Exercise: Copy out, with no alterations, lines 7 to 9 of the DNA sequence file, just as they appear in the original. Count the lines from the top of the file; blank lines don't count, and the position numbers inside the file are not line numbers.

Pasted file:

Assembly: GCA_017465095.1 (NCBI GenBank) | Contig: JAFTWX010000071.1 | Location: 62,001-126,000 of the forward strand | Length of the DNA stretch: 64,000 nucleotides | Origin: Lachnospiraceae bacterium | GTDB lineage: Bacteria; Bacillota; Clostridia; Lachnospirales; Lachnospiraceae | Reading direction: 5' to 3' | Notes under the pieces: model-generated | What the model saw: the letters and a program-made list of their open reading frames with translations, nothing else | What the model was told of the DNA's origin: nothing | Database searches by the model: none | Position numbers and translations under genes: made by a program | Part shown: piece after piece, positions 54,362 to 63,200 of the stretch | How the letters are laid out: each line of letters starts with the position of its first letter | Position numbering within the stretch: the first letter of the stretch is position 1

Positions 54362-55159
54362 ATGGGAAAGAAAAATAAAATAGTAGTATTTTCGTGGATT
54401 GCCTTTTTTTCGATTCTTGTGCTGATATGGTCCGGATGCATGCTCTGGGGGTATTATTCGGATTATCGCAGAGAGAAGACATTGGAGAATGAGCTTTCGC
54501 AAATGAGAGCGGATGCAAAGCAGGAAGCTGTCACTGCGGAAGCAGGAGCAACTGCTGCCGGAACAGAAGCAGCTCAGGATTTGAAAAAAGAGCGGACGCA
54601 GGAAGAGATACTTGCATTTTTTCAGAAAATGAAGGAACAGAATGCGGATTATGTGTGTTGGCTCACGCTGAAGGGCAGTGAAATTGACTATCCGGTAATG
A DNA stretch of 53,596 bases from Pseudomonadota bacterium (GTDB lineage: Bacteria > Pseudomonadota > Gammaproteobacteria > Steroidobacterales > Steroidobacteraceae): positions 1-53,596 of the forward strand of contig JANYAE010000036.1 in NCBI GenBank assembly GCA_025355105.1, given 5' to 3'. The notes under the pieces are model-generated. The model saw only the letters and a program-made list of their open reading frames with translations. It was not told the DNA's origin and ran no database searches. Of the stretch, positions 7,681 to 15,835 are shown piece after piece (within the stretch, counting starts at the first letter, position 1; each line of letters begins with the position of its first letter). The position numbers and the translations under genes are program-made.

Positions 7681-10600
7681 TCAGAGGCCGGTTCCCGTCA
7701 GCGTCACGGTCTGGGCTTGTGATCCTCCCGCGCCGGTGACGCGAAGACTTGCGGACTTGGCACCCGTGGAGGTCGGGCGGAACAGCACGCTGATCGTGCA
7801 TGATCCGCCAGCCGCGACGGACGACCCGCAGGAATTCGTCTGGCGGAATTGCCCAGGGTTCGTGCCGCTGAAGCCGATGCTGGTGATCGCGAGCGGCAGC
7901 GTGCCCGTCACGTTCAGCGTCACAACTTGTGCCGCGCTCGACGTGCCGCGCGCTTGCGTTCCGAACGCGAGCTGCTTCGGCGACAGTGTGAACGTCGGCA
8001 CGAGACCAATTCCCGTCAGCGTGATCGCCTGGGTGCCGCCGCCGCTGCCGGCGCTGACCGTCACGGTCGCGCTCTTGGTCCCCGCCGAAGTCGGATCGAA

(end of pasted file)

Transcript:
A DNA stretch of 53,596 bases from Pseudomonadota bacterium (GTDB lineage: Bacteria > Pseudomonadota > Gammaproteobacteria > Steroidobacterales > Steroidobacteraceae): positions 1-53,596 of the forward strand of contig JANYAE010000036.1 in NCBI GenBank assembly GCA_025355105.1, given 5' to 3'. The notes under the pieces are model-generated. The model saw only the letters and a program-made list of their open reading frames with translations. It was not told the DNA's origin and ran no database searches. Of the stretch, positions 7,681 to 15,835 are shown piece after piece (within the stretch, counting starts at the first letter, position 1; each line of letters begins with the position of its first letter). The position numbers and the translations under genes are program-made.

Positions 7681-10600
7681 TCAGAGGCCGGTTCCCGTCA